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Total Articles: 11

What is a Reasonable Accommodation under the Americans with Disabilities Act? The City of Philadelphia’s Costly Reminder to Consider Job Transfers as a Reasonable Accommodation.

On July 9, 2012, David Moore filed a Charge with the United States Equal Employment Opportunity Commission (“EEOC”) (Charge No. 530-2012-02470) alleging that the City of Philadelphia failed to reassign him to a new job as a reasonable accommodation when a heart condition left him unable to perform his current job. Instead, the City of Philadelphia terminated his employment.

Court: Employees Seeking Accommodation Must Compete For Reassignment

The 11th Circuit Court of Appeals ruled that a disabled worker forced to leave her position because of her physical impairment must compete for vacant jobs when seeking reassignment, handing a victory to her former employer. By concluding that employers have no obligation to provide preferential treatment to individuals with disabilities when attempting to accommodate them via reassignment, the court decision runs in direct conflict with various other circuits – and the EEOC – which have ruled otherwise. Unless and until the Supreme Court steps in to resolve the circuit split, employers must be sure to carefully navigate the various standards that exist across the country when accommodating their employees.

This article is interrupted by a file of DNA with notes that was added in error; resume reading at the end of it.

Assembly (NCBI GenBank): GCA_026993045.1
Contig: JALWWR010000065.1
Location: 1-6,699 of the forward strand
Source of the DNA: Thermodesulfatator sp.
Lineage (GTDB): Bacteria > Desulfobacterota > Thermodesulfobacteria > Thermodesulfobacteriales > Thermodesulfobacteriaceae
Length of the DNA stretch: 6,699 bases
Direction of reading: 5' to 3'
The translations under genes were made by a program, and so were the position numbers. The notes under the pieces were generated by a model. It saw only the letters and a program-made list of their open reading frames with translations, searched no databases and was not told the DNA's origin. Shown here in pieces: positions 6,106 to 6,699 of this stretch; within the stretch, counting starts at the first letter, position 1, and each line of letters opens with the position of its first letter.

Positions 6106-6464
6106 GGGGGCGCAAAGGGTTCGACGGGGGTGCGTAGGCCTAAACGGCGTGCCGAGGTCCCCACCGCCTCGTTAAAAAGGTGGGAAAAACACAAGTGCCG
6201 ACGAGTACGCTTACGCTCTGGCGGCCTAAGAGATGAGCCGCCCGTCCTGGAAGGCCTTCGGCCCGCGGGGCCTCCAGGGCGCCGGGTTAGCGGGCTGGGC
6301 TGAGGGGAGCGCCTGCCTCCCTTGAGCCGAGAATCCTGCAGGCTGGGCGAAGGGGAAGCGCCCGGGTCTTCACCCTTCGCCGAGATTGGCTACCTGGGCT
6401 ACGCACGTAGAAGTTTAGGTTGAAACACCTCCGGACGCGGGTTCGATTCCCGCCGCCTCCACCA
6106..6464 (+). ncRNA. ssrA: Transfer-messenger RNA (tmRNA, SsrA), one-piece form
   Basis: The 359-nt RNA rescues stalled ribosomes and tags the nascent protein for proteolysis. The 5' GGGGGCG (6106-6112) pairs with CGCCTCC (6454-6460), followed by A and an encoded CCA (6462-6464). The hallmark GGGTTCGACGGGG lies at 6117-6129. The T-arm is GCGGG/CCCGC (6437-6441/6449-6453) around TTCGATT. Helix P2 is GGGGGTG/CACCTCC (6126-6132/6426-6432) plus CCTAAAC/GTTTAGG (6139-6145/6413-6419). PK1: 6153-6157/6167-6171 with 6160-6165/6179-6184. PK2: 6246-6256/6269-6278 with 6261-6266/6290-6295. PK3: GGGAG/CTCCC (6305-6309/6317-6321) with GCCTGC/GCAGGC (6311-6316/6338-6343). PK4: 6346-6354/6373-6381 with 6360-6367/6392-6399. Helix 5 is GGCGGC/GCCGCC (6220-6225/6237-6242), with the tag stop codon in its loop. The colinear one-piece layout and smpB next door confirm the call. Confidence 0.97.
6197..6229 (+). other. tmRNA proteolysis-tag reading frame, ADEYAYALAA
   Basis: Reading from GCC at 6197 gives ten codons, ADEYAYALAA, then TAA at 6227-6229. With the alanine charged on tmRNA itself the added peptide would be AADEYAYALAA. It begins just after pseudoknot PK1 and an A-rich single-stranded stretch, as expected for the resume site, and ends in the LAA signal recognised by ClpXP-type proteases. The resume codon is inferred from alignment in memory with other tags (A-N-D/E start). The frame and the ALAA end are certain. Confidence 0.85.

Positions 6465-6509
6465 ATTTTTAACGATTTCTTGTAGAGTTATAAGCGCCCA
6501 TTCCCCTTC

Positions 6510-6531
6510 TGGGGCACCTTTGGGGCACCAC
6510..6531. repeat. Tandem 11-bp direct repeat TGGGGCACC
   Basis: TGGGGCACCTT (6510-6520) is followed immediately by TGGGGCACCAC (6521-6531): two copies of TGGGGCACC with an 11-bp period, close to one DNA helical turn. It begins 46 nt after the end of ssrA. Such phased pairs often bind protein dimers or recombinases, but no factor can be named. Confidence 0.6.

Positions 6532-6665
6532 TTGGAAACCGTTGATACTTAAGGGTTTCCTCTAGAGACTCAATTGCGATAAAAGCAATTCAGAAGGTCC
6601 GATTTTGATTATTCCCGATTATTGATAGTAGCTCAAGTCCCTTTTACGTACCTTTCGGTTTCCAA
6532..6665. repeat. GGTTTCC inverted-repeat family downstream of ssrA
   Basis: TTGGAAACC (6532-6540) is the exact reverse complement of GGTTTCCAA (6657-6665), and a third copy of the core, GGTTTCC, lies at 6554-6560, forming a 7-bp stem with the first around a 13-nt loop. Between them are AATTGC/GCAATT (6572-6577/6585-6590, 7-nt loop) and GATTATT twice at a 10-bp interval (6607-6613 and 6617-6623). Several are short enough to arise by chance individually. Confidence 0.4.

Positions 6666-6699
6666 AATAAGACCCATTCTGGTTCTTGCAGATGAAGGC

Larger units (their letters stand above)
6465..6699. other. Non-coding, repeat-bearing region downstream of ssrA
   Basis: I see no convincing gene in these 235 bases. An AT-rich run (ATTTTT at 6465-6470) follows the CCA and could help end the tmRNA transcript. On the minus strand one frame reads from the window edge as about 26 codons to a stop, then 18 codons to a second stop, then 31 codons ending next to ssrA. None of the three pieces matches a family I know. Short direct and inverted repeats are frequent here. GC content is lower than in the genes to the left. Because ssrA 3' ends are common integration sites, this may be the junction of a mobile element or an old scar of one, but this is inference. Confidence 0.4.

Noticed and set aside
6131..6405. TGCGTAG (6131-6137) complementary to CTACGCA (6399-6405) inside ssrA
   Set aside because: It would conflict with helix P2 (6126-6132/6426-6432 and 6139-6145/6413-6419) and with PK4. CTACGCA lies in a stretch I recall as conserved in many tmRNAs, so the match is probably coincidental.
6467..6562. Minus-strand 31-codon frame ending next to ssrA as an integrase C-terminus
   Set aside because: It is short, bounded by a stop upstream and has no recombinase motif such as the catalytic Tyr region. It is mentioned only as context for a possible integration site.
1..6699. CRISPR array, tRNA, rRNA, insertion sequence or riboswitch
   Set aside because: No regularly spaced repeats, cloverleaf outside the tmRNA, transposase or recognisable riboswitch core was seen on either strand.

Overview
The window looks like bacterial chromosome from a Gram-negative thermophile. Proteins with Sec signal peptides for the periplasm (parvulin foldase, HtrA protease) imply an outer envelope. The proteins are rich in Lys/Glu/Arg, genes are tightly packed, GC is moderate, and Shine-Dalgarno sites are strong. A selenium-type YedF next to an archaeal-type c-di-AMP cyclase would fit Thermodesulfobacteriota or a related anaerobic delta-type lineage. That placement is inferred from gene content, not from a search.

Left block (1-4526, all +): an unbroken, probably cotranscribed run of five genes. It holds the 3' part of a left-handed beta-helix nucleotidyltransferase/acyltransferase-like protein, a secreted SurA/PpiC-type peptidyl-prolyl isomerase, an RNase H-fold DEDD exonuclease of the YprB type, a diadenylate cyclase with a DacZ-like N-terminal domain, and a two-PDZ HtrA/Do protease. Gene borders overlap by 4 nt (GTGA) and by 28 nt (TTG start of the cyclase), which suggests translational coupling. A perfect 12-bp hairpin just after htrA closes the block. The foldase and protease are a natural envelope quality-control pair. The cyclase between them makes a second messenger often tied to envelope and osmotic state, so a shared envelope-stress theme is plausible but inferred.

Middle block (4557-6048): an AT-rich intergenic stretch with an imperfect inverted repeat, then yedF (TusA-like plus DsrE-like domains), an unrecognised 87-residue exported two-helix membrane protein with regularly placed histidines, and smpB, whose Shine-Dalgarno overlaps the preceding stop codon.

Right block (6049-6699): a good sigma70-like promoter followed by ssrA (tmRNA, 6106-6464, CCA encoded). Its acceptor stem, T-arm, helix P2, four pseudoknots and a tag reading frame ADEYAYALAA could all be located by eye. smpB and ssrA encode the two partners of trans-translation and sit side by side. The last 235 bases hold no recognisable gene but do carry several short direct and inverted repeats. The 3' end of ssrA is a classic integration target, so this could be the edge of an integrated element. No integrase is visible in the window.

Appellate Court Holds that ADA Does Not Require Reassignment Without Competition

The Equal Employment Opportunity Commission (EEOC) suffered a setback in its attempt to establish that the Americans With Disabilities Act (ADA) requires an employer to reassign an employee to an available position without having to compete with other candidates for that position. In EEOC v. St. Joseph’s Hospital, the Eleventh Circuit Court of Appeals held that a Florida District Court correctly interpreted the ADA when it held that there is no mandate for noncompetitive reassignment as an accommodation.